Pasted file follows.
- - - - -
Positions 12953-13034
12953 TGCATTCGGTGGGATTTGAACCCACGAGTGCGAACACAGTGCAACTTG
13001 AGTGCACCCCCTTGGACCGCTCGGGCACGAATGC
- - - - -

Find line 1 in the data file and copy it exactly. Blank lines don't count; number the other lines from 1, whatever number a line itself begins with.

Positions 12953-13034